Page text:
Wednesday, September 29, 2010

I guess that means we can start saving up for the next one?

It's taken a while, but it seems that Germany is finally paying off its reparations from the First World War.

The Daily Mail is thrilled at the opportunity presented by this exercise in Vergangenheitskriegsschuldenbewältigung to print a picture of its favourite German politician.

Notes from the stein age

It may be because I'm currently working on a conference presentation on alcohol and violence in the nineteenth century, but this article in Der Spiegel caught my eye:

Police at the Munich Oktoberfest say crimes such as rape and theft are down this year but attacks with glass beer steins are on the rise.

The heavy glasses that hold one liter of beer are a symbol of the annual folk festival. But they can also be deadly weapons. And at this year's fest they have already sent some to the hospital with serious injuries, such as concussions, and bleeding in the brain.

"At Oktoberfest it's happening unfortunately more and more," physicist Erich Schuller, of the Institute for Forensic Medicine at Munich University told SPIEGEL this week. "A stein like that weighs 1.3 kg (2.9 lbs) and thanks to the handle, it's easy to grip, and that makes it an effective striking tool."

But it's good to see that the amber nectar is serving to bring people and nations together:

One of the most serious cases this year of an attack with a beer stein happened on Sept. 18, when a 20-year-old resident of Munich got into a fight in a beer tent with a 29-year-old Canadian tourist. The German then hit the Canadian with his beer stein on his head. The beer stein broke, and its shards injured two of the Canadian's companions. The Canadian survived with a concussion, and the German remains in detention awaiting trial.

On the same day, two more Oktoberfest partygoers were brought to the hospital after being hit in the head with beer steins in beer tent altercations. One of them, an Australian tourist, had bleeding in the brain after he was hit by a Frenchman.

...

On Sept. 25, at 2 p.m., a group of French festival-goers and a group of Italians got into a brawl in which one Frenchman threw his stein into the group of Italians. No one was hurt by that mug, but the Italians then took their steins and charged at the French. One Frenchman was hit directly in the head and was brought to a Munich hospital with a fractured skull.

Of course, given that Oktoberfest attracts something like 6 million visitors and then quickly intoxicates them in crowded, sweaty tents, this seems pretty much like what you'd expect to happen.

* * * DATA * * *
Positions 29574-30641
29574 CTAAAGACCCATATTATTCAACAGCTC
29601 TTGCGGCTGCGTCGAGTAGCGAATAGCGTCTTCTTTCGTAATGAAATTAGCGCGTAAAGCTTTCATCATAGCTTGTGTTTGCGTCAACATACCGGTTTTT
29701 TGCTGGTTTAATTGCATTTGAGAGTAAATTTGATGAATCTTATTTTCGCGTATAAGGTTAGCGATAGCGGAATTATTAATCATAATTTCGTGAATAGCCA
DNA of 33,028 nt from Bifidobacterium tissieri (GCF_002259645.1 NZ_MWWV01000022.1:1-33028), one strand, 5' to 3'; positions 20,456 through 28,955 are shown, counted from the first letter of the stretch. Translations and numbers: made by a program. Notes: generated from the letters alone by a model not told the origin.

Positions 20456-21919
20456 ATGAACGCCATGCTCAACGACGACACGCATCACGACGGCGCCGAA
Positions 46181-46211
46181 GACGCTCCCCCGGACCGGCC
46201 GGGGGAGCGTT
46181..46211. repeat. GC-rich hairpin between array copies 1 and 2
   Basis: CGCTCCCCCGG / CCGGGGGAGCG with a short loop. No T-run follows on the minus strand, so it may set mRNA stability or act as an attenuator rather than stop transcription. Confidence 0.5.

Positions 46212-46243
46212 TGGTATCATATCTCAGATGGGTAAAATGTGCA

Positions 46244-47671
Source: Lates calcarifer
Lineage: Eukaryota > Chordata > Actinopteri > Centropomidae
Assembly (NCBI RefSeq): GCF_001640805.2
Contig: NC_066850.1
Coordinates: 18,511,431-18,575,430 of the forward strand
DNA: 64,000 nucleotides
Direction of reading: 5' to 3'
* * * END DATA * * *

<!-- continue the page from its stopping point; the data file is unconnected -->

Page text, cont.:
No need to get overly upset about it. Overall, it seems like quite a safe event, at which the worst thing you are likely to encounter are washed-up celebrities and bad dress sense. (Though I've never attended myself. Your experiences may be different.)

And, if nothing else, the beer stein menace is serving the advance of German science:

Erich Schuller, of the Ludwig-Maximilian University in Munich, said his lab has recently carried out tests in which they used brand new steins and hit them against human skulls. "The bones often will break, but we haven't been able to break the steins," Schuller told SPIEGEL. "A hard hit with a stein packs more than 8,500 newtons of power -- the human head in the parietal region breaks with about 4,000 newtons."

Man, I'm in the wrong line of research.

Just imagine the frustrations you could work out spending a day smashing steins against skulls. Sign me up!

Sunday, September 26, 2010

Es kann so viel passieren*

I'm far from being either very knowledgeable or very obsessive about football, but I am (for better or worse) susceptible to a benign strain of Lokalpatriotismus, i.e., a tendency to develop a deeply felt attachment to where I live. (By 'benign' I mean that this comes without the usually accompanying animosities against neighbouring towns or regions.)

In any case, that's all by way of explaining my pleasure at yesterday's 2-1 victory by local football club Mainz 05 over Bayern Munich (followed here on the radio; match details in German or English).

This has enabled Mainz's remarkable unbeaten record so far this season, catapulting them to the top of the 1. Bundesliga, to which they are relatively recent arrivals.

As I pointed out before the current season began, compared to other teams in the league, Mainz is a small club with relatively few resources; beating Bayern (in Munich no less) is an event in the national football context.

(Mainz, as ever, even showed its generosity, giving away an own-goal to the hosts shortly before half-time.)

Anyway, in a nicely harmonic convergence, we had tickets last night to see one of our favourite German musicians, Funny van Dannen, who was playing down the road and across the river in Wiesbaden.

And van Dannen was one of the writers of a song made famous (well, at least in these parts) by Die Toten Hosen: the anti-Bayern anthem titled....well, 'Bayern' (lyrics).

Herr van Dannen didn't play this one, though he did play a number of other favourites, such as 'Saufen', 'Vaterland', 'Herzscheiße' and 'Posex und Poesie'.

And a very fine time was had by all.

Like our current economic Aufschwung, there's no telling how long Mainz's football carnival will last.

But still, it's been fun while it's lasted.

*Title translation: 'So many things can happen'

Friday, September 24, 2010

Thursday, September 23, 2010

On contrast

A piece of Hollywood kitsch on which I will most certainly not be wasting any money:



Though it contrasts nicely with the pictures of the athletes' village at this year's Commonwealth Games in Delhi that have been making the rounds these past couple of days.